Tag Archives: judgement

The Illusion Of Insight: Couples Sometimes Communicate No Better Than Strangers (Study 2011; in ScienceDaily)

“”People commonly believe that they communicate better with close friends than with strangers. That closeness can lead people to overestimate how well they communicate, a phenomenon we term the ‘closeness-communication bias,’” said Boaz Keysar, a professor in psychology at the … Continue reading

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Why Face Symmetry Is Sexy Across Cultures And Species (Study 2008; in ScienceDaily

“In humans, faces are an important source of social information. One property of faces that is rapidly noticed is attractiveness. Research has highlighted symmetry and sexual dimorphism (how masculine or feminine a face is) as important variables that determine a … Continue reading

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Treating Longtime Partner Like A First Date Can Boost Morale And Well-Being (Study 2007; in ScienceDaily)

“The quickest way for longtime couples to rekindle romance may be to pretend they’re strangers, according to a University of British Columbia psychology study. By acting as if they’re on a first date, they’ll likely put their best face forward … Continue reading

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Facial Characteristics Indicative Of Personality Traits (Study, ScienceDaily, 2006)

“The team, in collaboration with the University of Durham and the University of St Andrews, asked participants to judge perceived age, attractiveness, and personality traits of real-life married couples. Photographs of female faces were viewed separately to male faces, so … Continue reading

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Closing our eyes affects our moral judgements (Study, ResearchDigest)

“The simple act of closing our eyes has a significant effect on our moral judgement and behaviour. […] Participants with their eyes closed who heard a hypothetical scenario in which they deliberately over-estimated hours worked (so as to charge more) … Continue reading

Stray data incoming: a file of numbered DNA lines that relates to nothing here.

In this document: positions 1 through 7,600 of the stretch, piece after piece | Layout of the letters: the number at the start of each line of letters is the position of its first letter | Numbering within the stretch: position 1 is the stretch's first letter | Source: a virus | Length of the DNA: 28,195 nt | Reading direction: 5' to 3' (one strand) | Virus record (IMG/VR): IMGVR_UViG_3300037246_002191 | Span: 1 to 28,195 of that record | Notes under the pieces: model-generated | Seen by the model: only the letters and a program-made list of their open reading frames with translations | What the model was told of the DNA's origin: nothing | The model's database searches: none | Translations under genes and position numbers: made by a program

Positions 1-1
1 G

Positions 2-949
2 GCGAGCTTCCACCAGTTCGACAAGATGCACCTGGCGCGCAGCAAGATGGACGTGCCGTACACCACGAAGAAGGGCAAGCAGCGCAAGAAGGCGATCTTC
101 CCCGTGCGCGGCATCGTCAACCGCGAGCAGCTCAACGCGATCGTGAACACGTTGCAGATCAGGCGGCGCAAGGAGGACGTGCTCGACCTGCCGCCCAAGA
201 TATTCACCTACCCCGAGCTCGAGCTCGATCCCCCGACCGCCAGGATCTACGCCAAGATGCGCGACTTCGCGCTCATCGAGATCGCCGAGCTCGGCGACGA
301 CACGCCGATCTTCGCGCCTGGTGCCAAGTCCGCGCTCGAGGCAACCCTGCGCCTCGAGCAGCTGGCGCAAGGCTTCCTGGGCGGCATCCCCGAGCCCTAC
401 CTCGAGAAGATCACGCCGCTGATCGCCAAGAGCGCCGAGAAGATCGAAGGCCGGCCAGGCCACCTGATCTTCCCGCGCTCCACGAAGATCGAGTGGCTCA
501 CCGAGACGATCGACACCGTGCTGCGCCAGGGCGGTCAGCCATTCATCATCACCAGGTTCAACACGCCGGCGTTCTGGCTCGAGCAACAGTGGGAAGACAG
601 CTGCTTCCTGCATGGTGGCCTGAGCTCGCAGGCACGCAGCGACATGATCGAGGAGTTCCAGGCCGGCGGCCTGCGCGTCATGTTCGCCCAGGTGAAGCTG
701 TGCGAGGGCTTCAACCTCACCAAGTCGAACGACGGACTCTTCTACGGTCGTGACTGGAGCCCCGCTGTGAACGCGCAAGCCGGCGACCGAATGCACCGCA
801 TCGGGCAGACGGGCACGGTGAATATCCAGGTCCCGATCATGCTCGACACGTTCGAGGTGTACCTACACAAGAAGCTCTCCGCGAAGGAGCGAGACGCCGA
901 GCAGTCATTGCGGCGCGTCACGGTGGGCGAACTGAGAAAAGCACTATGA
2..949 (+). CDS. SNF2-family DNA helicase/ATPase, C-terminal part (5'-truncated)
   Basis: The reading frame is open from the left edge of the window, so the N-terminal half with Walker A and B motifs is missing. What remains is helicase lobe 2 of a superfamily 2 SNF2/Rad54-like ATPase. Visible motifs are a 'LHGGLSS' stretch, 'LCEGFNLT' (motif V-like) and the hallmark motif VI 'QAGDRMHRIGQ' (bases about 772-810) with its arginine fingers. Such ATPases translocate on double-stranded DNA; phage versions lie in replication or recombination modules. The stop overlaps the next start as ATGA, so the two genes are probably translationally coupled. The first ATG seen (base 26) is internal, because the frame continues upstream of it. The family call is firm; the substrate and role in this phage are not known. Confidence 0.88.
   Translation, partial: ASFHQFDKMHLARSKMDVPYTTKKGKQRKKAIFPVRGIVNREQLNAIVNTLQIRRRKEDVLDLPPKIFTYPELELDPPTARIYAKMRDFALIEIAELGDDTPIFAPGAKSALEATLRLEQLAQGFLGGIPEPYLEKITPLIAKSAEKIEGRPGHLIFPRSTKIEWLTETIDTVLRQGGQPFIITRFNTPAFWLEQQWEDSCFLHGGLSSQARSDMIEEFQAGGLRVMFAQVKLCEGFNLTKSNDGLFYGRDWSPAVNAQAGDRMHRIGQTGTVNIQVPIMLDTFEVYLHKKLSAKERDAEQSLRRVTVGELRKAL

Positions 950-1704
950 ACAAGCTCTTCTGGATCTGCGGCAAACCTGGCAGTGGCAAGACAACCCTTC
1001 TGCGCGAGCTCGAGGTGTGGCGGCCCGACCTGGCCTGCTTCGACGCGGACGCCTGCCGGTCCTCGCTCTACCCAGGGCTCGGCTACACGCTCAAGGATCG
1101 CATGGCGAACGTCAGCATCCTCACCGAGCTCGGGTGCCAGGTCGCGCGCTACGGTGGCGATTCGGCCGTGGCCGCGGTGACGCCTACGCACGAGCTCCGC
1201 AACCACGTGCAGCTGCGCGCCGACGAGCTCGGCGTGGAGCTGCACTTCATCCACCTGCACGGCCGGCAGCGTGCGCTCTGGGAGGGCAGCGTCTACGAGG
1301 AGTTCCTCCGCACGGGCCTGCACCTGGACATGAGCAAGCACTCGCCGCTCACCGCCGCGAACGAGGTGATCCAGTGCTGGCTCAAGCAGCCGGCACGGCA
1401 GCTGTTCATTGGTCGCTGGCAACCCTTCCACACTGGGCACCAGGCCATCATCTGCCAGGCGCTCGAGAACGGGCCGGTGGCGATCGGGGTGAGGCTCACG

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David Eagleman – The law and neuroscience

“Dr David Eagleman considers some emerging questions relating to law and neuroscience, challenging long-held assumptions in criminality and punishment and predicting a radical new future for the legal system.” I found it relatively interesting from minute 26 onwards, speaking about: … Continue reading

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Beautiful People Really ARE More Intelligent (Study, PT)

Correlation study: “Intelligence is just as strongly correlated with beauty as with education” “The National Child Development Study (NCDS) includes all babies bornduring the week of 03-09 March 1958 in Great Britain (England, Wales, and Scotland), and has followed them … Continue reading

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Think Different: How Perception Reveals Brain Differences (Scientific American Mind, Study)

“The ways in which brains differ from one another show up in the ways their owners perceive the world.” “Rees’s studies establish that differences in the morphology, or shape, of our brains are mirrored in differences in the way we … Continue reading

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The more you know a place, the more likely your memory will play spatial tricks (Study)

“A new Northwestern University study is the first to show that something may be happening cognitively that leads people to gradually become more biased, and at the same time more accurate, when it comes to their spatial memory as they … Continue reading

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Gender differences in teachers’ perceptions of students’ temperament, educational competence, and teachability (Study)

Abstract “Background. Student’s temperament plays a significant role in teacher’s perception of the student’s learning style, educational competence (EC), and teachability. Hence, temperament contributes to student’s academic achievement and teacher’s subjective ratings of school grades. However, little is known about … Continue reading